Senator Fraser Anning in his office at Parliament House in Canberra. Picture: Kym Smith
Senator Fraser Anning in his office at Parliament House in Canberra. Picture: Kym Smith

Hanson's One Nation hit hard by Anning defection

ONE Nation Senator Fraser Anning's dramatic defection has turned Queenslanders off Pauline Hanson's party and may damage its prospects at the November 25 election.

A statewide Courier-Mail Galaxy poll conducted late last week has revealed two out of five Queenslanders were now less likely to support One Nation.

The result will buoy both major parties who have been desperately trying to lure voters away from One Nation ahead of one of the tightest and most unpredictable Queensland elections for decades.

Senator Fraser Anning replaced Malcolm Roberts as One Nation senator for Queensland and then immediately became an independent. Picture Gary Ramage
Senator Fraser Anning replaced Malcolm Roberts as One Nation senator for Queensland and then immediately became an independent. Picture Gary Ramage

Senator Anning replaced Malcolm Roberts, who was forced out amid the dual citizenship debacle and is now running for the ultra-safe Labor seat of Ipswich.

Mr Roberts' exit came after One Nation's West Australian senator Rod Culleton was ejected from the Senate over bankruptcy and replaced with his brother-in-law Peter Georgiou.

Senator Anning departed One Nation within an hour of being sworn in, however there was heated argument over whether he quit or was forced out by Ms Hanson.

The constant changes in One Nation's sitting Senate team has drawn comparisons with the party's calamitous disintegration following the 1998 Queensland election when it won 11 seats.

Pauline Hanson’s One Nation could suffer at the Queensland election after their new senator’s defection. Picture: Justin Brierty
Pauline Hanson’s One Nation could suffer at the Queensland election after their new senator’s defection. Picture: Justin Brierty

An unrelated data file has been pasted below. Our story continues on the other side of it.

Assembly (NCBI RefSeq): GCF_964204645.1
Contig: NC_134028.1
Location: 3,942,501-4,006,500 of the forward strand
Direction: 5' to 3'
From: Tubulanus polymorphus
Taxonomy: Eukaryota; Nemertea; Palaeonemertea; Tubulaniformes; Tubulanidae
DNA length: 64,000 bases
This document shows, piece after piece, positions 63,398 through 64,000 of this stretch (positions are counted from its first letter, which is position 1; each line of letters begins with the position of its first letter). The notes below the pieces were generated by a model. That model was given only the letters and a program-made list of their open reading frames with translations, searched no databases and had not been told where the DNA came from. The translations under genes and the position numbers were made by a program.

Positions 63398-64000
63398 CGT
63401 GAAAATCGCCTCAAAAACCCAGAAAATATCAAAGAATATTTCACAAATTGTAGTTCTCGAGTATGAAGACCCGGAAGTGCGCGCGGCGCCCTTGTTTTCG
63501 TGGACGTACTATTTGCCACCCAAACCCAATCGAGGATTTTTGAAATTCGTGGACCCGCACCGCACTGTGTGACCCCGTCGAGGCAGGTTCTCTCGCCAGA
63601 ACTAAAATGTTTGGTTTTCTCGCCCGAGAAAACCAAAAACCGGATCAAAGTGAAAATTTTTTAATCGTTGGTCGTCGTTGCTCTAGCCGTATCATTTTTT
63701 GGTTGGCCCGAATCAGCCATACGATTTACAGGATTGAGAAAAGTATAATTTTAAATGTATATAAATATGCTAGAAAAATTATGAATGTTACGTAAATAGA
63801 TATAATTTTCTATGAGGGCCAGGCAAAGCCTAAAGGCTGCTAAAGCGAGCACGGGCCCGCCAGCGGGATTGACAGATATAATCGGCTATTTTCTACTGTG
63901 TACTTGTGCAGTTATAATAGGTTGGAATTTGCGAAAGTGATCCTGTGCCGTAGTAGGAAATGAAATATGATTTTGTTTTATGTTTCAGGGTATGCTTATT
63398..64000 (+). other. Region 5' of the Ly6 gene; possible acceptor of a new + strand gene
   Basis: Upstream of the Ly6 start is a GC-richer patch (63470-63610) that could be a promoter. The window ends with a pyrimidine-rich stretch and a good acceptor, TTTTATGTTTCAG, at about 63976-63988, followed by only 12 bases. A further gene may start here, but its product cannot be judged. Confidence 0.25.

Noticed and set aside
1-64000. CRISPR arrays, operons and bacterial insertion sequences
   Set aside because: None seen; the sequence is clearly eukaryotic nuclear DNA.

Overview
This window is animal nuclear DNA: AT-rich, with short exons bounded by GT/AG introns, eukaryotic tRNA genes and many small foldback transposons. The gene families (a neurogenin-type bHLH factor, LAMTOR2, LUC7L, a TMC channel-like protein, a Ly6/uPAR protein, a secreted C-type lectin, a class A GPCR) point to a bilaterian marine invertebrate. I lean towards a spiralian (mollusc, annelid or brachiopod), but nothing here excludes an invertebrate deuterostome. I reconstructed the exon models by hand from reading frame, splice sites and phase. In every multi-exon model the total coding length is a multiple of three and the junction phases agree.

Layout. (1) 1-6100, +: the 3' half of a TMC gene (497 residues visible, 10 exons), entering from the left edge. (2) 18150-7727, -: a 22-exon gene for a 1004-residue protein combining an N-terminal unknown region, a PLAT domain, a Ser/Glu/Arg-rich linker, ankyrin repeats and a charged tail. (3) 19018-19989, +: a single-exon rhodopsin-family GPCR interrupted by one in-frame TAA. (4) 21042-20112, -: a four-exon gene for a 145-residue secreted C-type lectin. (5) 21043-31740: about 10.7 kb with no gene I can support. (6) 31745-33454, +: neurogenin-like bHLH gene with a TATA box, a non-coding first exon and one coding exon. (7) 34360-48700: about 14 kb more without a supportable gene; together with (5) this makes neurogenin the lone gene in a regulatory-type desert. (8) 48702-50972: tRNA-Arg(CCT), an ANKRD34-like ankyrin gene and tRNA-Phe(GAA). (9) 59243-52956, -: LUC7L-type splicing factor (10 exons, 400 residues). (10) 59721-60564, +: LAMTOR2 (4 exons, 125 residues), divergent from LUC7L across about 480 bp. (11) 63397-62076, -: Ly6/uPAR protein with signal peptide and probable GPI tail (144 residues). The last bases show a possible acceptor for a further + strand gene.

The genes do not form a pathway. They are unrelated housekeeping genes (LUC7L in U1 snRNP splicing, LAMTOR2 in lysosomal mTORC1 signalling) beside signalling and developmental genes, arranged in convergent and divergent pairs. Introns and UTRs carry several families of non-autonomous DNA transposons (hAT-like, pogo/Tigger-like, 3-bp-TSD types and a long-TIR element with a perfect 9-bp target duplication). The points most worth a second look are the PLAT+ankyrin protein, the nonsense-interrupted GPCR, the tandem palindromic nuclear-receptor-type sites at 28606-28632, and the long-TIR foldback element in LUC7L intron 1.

Senator Anning's departure reinvigorated Labor's campaign against the "cuts and chaos" of an LNP government propped up by a One Nation crossbench.

The poll of more than 1000 Queenslanders showed 41 per cent of voters were now less likely to vote for One Nation because of the party's behaviour in Canberra.

It found 46 per cent were not influenced by Senator Anning's defection while seven per cent were now more likely to support Senator Hanson's party.

It comes as a ReachTel poll conducted for Sky News found Labor was leading the LNP 51 to 49 per cent, two-party preferred, on a statewide basis.

This compares to the Galaxy poll conducted for The Courier-Mail at the end of the first week of the campaign which had Labor leading the LNP 52 per cent to 48 per cent, two party preferred.

ReachTEL also polled three seats - Ferny Grove, Thuringowa and Whitsunday - with One Nation's vote softening.

It found Labor would retain Ferny Grove easily, leading the LNP 54 per cent to 46 per cent, two-party preferred, but was neck and neck with One Nation in Thuringowa and with the LNP in the seat of Whitsunday.

The Thuringowa result is an improvement for Labor on a Newspoll at the weekend which had One Nation leading at 54 per cent to 46 per cent, two-party preferred.



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